Have you ever wondered why women's cooking tends to be tired and routine, while men can make culinary magic with hotdogs, omelettes, and fried potatoes? Or why juicy steaks are man-food, while dainty salads are for women?
These stereotypes may sit like a rock in the belly, but the message has been reinforced over the past century in American cookbooks, says Jessamyn Neuhaus, author of "Manly Meals and Mom's Home Cooking." She explores generations of cookery instruction and finds they didn't stop at recipes for Jell-O salad and tuna casserole. From Fannie Farmer and "The Joy of Cooking" to "The I Hate to Cook Book," cookbooks have long told women more than how much flour to put in their devil's food cake. They have reflected and reinforced social attitudes about the distinct roles of men and women.
Here's a helpful hint from the 1930 "Cooking as Men Like It": "The male of the human species likes strong flavors. He hates the pallid, pasty, insipid dishes which so many American and English women serve." Women, on the other hand, naturally preferred salads, aspics, and creamed meats, and many cookbooks would accompany recipes with statements such as, "This one is for the ladies" or "Save this for the girls at the bridge party."
During World War II, middle-class women were working for wages - and some were enjoying it, to the consternation of society at large. Cookbooks reinforced the message that cooking (and homemaking) was the most important form of patriotism. The author of "Square Meals on Short Rations" echoed another common sentiment: "Poor health is an insidious saboteur that works havoc with the total war effort. Every healthy American Family is a fighting unit on the side of the United States."
With the rise of processed foods, women were shown how they could simplify their cooking tasks by combining processed foods. The most prominent voices in this department were, of course, published by food-processing companies. Make a quick casserole by combining three cans of green beans with cream of mushroom soup, or a tasty dip combining powdered onion soup and sour cream. The 1950 "Betty Crocker's Picture Cook Book" included a recipe for "Emergency Steak" - ground beef extended with crushed Wheaties and shaped like a slab of steak.
In the postwar '50s, women were urged to yield their wage-jobs to the returning men and to go back to homemaking. Cookbooks prodded and encouraged women to accept their lot with a smile, to "be pretty, be bright, and be a good cook," in the words of one.
The author of "The Cookbook for Brides" suggested that women could enrich the breakfast hour with their personal charms: "An intelligent and beautiful bride I once knew had an excellent plan of procedure. Setting her mind to it, she rose 15 minutes before her husband and slipped noiselessly into her dressing room. There she tinted her complexion and put on a beguiling breakfast coat. When her husband's eye rested on her, a few minutes afterward, she looked as though she had just stepped from a freshly washed and rosy cloud. Breakfast proceeded happily and at the last check the marriage was proceeding securely."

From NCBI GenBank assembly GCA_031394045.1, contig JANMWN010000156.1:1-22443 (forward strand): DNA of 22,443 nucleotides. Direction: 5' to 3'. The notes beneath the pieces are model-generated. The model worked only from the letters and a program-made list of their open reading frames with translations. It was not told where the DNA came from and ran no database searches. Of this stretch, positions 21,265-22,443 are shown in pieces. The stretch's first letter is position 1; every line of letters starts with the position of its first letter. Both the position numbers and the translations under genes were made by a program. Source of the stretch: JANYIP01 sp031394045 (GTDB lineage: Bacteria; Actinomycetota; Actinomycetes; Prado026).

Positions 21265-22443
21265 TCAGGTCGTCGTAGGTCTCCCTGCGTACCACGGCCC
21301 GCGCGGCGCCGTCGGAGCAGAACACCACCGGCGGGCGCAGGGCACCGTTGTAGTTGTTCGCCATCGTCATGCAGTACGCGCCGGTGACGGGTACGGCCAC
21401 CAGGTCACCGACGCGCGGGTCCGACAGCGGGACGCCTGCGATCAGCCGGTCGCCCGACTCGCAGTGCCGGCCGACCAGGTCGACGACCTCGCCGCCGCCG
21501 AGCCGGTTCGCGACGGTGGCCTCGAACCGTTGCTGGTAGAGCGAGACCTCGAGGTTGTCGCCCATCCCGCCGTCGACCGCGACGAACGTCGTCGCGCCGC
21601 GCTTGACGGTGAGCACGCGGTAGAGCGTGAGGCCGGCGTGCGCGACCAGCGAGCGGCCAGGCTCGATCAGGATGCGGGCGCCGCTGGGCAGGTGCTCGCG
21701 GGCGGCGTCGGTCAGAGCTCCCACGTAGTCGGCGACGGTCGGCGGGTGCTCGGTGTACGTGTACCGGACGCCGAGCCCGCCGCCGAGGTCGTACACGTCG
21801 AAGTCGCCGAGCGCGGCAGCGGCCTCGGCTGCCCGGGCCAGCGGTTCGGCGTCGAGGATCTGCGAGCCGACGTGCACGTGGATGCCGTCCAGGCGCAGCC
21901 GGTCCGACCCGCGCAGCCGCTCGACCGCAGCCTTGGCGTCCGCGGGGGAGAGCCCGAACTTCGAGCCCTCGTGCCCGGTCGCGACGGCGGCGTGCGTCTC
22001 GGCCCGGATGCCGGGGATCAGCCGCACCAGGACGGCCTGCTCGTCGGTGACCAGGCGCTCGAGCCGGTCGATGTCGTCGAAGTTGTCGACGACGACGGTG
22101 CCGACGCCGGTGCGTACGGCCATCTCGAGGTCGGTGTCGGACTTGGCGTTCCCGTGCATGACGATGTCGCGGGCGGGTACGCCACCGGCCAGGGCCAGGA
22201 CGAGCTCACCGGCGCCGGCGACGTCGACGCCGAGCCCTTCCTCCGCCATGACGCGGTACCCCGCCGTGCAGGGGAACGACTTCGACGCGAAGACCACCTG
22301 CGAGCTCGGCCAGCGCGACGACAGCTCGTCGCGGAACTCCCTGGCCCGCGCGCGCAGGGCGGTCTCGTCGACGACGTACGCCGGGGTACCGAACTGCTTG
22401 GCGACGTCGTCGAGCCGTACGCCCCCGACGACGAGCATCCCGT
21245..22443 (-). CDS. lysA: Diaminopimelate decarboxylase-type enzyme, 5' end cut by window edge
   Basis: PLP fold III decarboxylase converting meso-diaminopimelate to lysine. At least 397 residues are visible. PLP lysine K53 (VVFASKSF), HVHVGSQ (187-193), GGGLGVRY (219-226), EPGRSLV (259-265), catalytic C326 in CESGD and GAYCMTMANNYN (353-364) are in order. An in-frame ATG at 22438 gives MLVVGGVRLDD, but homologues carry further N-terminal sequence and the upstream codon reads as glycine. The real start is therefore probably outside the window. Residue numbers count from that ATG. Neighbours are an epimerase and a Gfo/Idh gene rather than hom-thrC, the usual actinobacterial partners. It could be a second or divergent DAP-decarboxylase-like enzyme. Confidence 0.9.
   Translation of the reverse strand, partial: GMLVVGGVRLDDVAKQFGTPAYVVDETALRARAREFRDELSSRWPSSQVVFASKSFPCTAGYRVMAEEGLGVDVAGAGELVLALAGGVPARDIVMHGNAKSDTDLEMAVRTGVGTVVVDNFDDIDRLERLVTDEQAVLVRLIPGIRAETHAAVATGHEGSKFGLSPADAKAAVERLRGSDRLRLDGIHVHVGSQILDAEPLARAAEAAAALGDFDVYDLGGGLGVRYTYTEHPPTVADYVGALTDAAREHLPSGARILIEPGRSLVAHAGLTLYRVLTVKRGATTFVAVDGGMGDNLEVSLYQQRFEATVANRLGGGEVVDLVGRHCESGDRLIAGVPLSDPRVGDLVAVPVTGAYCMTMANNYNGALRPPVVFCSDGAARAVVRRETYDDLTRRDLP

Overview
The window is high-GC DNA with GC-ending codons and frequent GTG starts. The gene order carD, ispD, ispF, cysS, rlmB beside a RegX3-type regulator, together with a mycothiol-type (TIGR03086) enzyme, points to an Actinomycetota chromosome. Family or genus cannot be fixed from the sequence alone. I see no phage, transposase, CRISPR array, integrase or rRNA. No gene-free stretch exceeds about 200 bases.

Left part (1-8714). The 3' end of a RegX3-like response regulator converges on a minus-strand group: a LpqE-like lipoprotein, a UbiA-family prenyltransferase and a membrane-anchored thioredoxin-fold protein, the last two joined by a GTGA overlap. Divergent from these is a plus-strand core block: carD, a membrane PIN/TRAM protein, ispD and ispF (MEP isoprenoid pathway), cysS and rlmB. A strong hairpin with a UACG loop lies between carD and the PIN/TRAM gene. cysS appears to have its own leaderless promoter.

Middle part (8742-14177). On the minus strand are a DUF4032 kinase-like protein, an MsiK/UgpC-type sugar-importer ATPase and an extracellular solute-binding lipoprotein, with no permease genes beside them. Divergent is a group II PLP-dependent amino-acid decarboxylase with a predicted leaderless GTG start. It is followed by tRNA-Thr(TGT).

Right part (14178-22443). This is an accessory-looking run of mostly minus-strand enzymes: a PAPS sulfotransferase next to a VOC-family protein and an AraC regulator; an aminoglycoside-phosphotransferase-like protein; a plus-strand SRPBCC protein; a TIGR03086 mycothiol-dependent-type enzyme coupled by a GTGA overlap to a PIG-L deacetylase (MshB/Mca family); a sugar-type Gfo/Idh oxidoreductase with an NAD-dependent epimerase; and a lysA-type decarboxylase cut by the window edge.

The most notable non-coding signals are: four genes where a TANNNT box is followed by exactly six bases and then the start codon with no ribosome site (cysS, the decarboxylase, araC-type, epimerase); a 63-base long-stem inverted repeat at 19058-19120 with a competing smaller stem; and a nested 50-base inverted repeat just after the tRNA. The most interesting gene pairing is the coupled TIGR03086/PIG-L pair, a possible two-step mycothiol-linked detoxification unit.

At the same time, cookbooks carved out a man's place in the kitchen: While women were tied to daily meal preparation, men were cooking hobbyists, naturally talented and exploratory, and had much to teach uninspired wives who needed to be told which end of a teaspoon is up. They had to show how men's cookery was entirely different in nature from women's - that a man would never cook like a woman, or eat like a woman. Thus the rise of the man's domain (the grill), the man's cooking schedule (weekends or special occasions), and the man's palate (steak and potatoes, not frilly salads).
One popular book, "Wolf in Chef's Clothing," even showed how men could use their prowess in the kitchen to woo women. The author offered menus to seduce different kinds: steak and potatoes for the athletic girl, lamb chops and salad for the "round and fluffy" indoor type, spaghetti and coleslaw for the intellectual type, and fried chicken for the "3 Bs" (brains, bonds, and beauty).
"Manly Meals" is often dry and academic, and spends little space on contemporary cookery books. But readers - especially veteran home cooks - are likely to find it worth tasting.
• Julie Finnin Day is a freelance writer in Portland, Ore.